Helping Joplin heal

On Sunday, May 22, 2011, an EF-5 tornado hurled through the city of Joplin, Missouri, claiming 158 lives, inflicting 1,000+ injuries and leaving millions of dollars of destruction in its wake. St. John’s Regional Medical Center, the city’s hospital and lifeline, was one such devastating loss. As hospital staff and community volunteers quickly and safely worked to transport hundreds of patients away from the wreckage, St. John’s officials devised a plan, and a promise, to build again. They contacted our Olsson Missouri office to begin the rebuilding—and healing—process.

The giant scope and urgent nature of this project required teamwork at every turn: numerous architects, engineers, contractors, government agencies, disaster relief organizations, local residents and businesses working together toward a common goal—to heal a community. We utilized a variety of our engineering services (land development, transportation, traffic, airports, environmental, materials testing, construction observation, and municipal infrastructure design) and engineering experts with our civil team lead Jared at the helm to bring this goal to fruition.

Emergency Engineering Services

With the medical center upended, emergency interim facilities—ranging from waterless tents to modified trailers to a 400-piece component hospi­tal—were needed to provide continuous medical services to the community. We aided in the planning and permitting, provided extensive geotechnical engineering and environmental assessments, de­signed ADA-accessible parking lots, and determined site elevations and gradings. Today, the component hospital still stands—and stands proud; it was donated by Mercy Hospital Joplin to Kansas City University and has been transformed into KCU Joplin medical school.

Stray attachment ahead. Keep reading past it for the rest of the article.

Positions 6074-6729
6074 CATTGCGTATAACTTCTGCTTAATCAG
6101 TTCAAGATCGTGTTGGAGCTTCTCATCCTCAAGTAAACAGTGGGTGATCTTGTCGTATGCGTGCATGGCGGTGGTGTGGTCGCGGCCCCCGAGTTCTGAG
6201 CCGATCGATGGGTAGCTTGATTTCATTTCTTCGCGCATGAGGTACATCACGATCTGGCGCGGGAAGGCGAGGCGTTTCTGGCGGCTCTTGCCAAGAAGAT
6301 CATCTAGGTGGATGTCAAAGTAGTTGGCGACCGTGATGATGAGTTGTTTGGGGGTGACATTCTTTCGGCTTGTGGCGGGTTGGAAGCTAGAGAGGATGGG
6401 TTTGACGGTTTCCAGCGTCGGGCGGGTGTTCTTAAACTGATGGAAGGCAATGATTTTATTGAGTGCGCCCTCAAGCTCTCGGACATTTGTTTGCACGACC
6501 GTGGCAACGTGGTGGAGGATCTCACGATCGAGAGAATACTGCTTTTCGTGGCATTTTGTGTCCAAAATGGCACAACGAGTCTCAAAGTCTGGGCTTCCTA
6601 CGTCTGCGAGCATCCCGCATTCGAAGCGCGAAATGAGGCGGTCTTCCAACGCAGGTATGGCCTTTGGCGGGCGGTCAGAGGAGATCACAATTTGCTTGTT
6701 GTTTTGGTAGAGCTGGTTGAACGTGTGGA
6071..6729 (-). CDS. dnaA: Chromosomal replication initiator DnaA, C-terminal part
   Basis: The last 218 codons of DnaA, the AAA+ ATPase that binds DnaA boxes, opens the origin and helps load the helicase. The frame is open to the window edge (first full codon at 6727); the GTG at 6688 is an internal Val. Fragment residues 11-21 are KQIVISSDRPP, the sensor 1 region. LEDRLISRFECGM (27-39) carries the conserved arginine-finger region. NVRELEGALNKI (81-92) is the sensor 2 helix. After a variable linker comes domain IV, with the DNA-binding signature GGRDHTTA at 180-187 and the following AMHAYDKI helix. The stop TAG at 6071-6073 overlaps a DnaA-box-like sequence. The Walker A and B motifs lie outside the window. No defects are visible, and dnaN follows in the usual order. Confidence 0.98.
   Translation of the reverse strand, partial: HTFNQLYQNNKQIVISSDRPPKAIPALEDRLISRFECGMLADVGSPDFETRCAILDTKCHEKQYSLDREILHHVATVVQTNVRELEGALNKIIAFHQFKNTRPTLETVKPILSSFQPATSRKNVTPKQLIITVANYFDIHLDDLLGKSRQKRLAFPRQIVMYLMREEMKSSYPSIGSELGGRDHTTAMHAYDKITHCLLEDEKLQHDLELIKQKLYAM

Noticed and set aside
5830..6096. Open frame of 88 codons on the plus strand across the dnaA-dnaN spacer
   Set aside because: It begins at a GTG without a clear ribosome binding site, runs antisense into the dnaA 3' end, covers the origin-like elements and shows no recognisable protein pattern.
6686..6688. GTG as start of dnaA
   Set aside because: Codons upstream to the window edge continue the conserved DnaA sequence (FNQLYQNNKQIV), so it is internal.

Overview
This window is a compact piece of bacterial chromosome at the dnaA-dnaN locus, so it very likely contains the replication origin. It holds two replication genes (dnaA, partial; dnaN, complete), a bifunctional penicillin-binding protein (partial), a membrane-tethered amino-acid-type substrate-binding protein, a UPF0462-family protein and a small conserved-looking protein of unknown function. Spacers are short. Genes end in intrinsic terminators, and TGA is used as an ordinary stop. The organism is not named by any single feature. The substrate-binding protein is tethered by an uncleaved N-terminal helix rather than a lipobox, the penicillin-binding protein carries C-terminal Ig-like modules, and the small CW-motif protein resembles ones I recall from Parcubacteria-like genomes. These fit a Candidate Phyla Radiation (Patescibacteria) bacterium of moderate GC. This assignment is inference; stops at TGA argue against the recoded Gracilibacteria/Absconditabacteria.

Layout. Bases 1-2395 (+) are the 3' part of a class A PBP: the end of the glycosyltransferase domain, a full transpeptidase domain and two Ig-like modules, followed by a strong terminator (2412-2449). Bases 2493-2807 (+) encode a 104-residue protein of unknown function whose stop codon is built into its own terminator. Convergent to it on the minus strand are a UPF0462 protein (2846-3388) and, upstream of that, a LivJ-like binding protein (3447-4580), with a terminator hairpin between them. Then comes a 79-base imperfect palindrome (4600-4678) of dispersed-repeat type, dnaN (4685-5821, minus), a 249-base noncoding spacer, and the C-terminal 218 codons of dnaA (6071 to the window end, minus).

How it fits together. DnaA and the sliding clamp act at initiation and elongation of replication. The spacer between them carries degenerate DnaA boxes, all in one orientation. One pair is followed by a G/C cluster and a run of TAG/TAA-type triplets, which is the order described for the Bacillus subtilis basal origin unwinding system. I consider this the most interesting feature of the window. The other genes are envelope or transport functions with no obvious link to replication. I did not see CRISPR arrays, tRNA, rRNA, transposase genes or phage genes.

Site Survey and Selection

Selecting the permanent site for the new Mercy Hospital Joplin was no easy feat. Joplin was an old mining town where vertical shaft mining was conducted to retrieve lead and zinc as part of the war effort. And there were shafts and holes—think Swiss cheese—everywhere. When surveying sites, we did our homework, interviewing historians in the community with knowledge of the mining areas. The selected site had very little/no evidence of mining shafts and was conveniently located. Win-win.

Roadway Improvements

The selected site required roadway reconstruction to improve traffic flow. We reconstructed the perimeter roadways of Missouri Route 86, 50th Street, Indiana Avenue, and the adjacent Interstate 44 interchange and designed a multi-lane roundabout, providing the quickest way in and out of the hospital for patients, visitors, and the public.

Mercy Hospital Joplin was completed (under budget) in March 2015, just 39 months after the tornado struck. The work earned ENR Midwest’s 2015 Best Project Award for Health Care and the Ozarks Chapter of the Institute of Transportation Engineers 2013 Award.

Setting the standard in tornado readiness at the hospital level, this storm-hardened, 900,000-sq.-ft., 424-bed facility includes Level I trauma, medical surgery, critical care, women’s and children’s care, behavioral health, and rehabilitation, to name a few. With hard work, much tenacity and teamwork from countless volunteers, professionals, and citizens alike, the community of Joplin was able to heal. And is stronger than ever.

Jared Rasmussen
Geography Leader
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